Lake Placid

Posted in Crew events on August 6th, 2010

Well it was a fine weekend with calm water for our boats. About a half dozen points were recovered by a crew of ten. A full write up will follow soon.

Please visit the “Future Recoveries” page for this falls outing information.

Thanks again,

Jim Vianna

Membership Pins

Posted in Administrative on February 20th, 2010

Looking to purchase another “Crew” pin or possibly find a replacement for your original?

Well, after a long search for a new supply, we have finally obtained a reliable supplier and have since received a shipment of 100 pins. 

Replacement/additional pins can now be purchased at a cost of $10 per pin by forwarding on a check made payable to the COLVIN CREW for the number of pins so desired, along with a postage paid, return envelope to:

Camp Clerk: Michael Webb
c/o Ranger School,
PO Box 48, Wanakena, NY 13695

New members will continue to receive their first pin as part of the initial membership fee.

How accurate was Colvin’s work

Posted in Colvin points on November 10th, 2009

I am often asked “how accurate were Colvin’s measurements”.

Well, based on the extremely small sampling that I have personally re-measured, I would say it varies from better than what is typically obtained today to god awful. The better work appears to be that in which Colvin personally performed the observations and the worst appears to be that which was performed in his absence.

A 1995 report entitled “Kinematics and Dynamics of Strain Accumulation in the Adirondacks {USGS 1434-94-G-2473, Final Report by John Beavan, Lamont-Doherty Earth Observatory of Columbia University, Palisades, NY 10964} details the use of Colvin station marks in helping to determine the movement of the Adirondack Mountain range. A resulting un-intended conclusion of their work is found in the report as follows:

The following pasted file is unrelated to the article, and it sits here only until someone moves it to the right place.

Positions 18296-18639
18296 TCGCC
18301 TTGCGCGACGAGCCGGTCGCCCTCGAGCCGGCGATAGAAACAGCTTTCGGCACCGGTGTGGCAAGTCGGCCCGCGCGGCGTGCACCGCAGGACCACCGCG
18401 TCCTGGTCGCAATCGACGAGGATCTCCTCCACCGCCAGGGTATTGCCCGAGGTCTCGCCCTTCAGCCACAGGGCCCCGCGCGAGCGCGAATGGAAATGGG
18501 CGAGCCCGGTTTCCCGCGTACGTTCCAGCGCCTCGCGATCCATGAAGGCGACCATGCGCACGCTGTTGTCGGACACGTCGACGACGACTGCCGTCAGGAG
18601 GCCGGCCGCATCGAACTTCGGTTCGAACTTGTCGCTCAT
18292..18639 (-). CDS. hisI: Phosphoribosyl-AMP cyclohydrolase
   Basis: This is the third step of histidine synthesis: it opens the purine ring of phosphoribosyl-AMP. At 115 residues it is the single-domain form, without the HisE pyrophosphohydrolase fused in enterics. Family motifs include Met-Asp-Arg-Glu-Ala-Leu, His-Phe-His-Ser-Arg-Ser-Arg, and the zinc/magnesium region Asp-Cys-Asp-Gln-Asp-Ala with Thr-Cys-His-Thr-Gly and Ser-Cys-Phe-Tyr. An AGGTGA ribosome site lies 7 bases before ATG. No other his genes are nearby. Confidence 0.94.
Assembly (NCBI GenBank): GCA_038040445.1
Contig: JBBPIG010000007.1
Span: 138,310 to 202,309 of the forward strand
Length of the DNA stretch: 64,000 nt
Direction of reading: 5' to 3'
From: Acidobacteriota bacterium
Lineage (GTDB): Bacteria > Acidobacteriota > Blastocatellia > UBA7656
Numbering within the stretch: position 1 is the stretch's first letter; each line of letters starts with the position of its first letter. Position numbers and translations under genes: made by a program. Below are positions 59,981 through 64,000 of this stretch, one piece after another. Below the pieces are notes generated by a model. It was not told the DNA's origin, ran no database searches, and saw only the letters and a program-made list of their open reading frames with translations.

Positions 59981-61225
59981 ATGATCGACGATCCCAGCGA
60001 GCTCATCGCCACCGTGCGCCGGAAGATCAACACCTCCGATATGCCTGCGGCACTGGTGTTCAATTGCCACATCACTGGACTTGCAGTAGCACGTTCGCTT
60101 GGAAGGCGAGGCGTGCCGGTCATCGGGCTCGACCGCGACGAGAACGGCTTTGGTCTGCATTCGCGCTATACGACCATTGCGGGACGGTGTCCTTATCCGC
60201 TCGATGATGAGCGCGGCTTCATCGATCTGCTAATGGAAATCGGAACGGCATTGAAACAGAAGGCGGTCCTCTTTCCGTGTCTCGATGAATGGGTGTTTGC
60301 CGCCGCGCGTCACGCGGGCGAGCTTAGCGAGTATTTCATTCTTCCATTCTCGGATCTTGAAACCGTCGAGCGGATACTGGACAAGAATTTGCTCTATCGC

“Conclusion: The 1800’s triangulation surveys of the Adirondacks resulted in horizontal station coordinates precise to about 0.5 m (when selecting the best data available to us). The 1940’s survey resulted in precisions of 0.1-0.2 m. The 1995 GPS data gives precisions estimated at 0.01-0.02 m. The accuracies of the earlier surveys, while commendable for their time, are insufficient to detect deformation associated with the uplift of the Adirondacks.”

Jim Vianna


The Great Corner Revisited

Posted in Crew events on November 3rd, 2009

Under the direction of the Camp Clerk (Mike Webb, L.S.) students from SUNY Ranger School made a return recovery to the “Great Corner” this fall. A detailed write-up can now be downloaded from the “Past Recoveries” page.

Well done Mike,

Lake Tear of the Clouds

Posted in Crew events on September 24th, 2009


Just wanted to say thanks to everyone for another successful recovery. All went well with various points being recovered. The weather could have been better on the summits but at least no serious rain. Check back in a few weeks on the “Past Recoveries” page for a full write up.

Jim Vianna

C. Donald at Lake Tear